The large sculptures and installations by Katharina Fritsch (born 1956) are indelibly etched into the viewer’s memory. Comprehended within seconds, they are links to human fears and desires and reminders of archetypes. The neon colors, apparently industrially manufactured surfaces, and minimal forms of Company at Table (1988), the Rat King (1991–93), or her Madonnas make reference to Pop Art, the multiple, and Minimalism. They all share a strong presence and, at the same time, an apparent triviality.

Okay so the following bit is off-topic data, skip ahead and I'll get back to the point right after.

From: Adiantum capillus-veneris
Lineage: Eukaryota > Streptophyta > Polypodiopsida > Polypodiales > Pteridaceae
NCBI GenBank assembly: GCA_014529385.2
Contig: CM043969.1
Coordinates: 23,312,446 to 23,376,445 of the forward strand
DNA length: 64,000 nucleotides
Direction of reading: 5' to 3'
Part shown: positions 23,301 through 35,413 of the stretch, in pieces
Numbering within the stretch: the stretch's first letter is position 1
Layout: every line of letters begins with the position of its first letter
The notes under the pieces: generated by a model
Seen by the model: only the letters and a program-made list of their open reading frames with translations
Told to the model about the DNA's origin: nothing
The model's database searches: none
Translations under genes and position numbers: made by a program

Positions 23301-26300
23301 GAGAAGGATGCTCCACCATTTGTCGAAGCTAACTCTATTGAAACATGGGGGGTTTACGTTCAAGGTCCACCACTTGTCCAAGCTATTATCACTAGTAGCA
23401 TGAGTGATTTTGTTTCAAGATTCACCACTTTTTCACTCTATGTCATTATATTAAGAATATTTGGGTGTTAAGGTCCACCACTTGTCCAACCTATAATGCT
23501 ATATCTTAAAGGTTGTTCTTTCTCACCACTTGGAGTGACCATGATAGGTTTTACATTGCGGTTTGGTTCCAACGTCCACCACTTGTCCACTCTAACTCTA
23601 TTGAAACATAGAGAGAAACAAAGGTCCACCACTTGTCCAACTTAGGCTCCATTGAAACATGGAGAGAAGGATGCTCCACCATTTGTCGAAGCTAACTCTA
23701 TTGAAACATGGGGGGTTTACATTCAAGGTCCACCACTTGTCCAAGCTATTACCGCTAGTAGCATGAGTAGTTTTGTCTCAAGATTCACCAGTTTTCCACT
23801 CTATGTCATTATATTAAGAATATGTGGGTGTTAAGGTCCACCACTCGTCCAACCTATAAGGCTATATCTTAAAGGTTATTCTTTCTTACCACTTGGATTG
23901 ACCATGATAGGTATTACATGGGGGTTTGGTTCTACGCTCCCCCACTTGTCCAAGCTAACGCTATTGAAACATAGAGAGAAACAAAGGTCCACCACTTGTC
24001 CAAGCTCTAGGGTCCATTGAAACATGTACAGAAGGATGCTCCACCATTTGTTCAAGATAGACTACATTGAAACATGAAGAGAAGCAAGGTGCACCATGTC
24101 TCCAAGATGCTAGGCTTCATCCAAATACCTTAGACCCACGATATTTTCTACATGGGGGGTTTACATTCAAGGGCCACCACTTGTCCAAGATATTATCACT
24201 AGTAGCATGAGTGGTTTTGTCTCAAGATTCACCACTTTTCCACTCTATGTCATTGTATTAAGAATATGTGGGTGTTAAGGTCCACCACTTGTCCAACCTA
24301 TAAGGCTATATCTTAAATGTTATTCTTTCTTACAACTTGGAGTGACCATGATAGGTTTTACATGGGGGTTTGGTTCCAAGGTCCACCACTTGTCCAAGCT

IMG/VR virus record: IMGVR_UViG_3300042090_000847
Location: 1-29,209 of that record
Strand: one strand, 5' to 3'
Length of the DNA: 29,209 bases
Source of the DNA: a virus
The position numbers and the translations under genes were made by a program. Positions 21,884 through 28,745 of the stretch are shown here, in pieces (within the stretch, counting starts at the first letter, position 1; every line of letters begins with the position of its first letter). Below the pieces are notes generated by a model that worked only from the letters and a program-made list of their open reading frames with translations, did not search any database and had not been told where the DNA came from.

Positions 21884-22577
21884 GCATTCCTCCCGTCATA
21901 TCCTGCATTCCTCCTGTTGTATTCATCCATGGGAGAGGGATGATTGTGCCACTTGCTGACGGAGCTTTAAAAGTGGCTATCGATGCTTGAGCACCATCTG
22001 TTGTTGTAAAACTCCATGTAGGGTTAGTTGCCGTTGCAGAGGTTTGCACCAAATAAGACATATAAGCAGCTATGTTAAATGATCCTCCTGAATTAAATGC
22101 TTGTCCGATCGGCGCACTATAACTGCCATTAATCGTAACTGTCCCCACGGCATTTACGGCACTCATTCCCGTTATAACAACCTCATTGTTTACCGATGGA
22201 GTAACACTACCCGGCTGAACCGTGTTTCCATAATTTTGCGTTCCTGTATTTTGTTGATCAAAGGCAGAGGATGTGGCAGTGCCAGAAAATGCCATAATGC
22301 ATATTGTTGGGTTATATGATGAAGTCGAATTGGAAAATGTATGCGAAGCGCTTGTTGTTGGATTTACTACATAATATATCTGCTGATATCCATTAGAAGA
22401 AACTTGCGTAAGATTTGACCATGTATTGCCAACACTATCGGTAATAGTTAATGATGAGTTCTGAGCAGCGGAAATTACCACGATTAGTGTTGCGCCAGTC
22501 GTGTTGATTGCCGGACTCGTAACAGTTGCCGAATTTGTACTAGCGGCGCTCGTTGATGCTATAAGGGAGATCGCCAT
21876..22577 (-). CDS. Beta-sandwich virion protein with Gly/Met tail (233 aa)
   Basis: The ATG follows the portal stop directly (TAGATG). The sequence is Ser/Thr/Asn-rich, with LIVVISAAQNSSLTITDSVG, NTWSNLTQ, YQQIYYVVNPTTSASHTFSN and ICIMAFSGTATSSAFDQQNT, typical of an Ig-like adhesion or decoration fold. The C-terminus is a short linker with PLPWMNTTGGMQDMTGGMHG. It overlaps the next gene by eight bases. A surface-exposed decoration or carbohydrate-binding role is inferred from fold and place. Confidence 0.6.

Besides these icons, this monograph also features Fritsch’s more recent works, which could be called “spatial pictures“—sculptures combined with monochromatic serigraphs. At first glance, some of them seem to be lighter than the earlier works, almost cheerful. Yet can we really trust the stern-looking chef in front of the frightfully German house in theBlack Forest as he proffers food of a suspiciously wrong color? What sort of surrogate is he trying to sell us?
|with 84 (58 col.) ills
|M. Farronato, R. Fleck & S. Hudson
|Type of book
|Museum / Place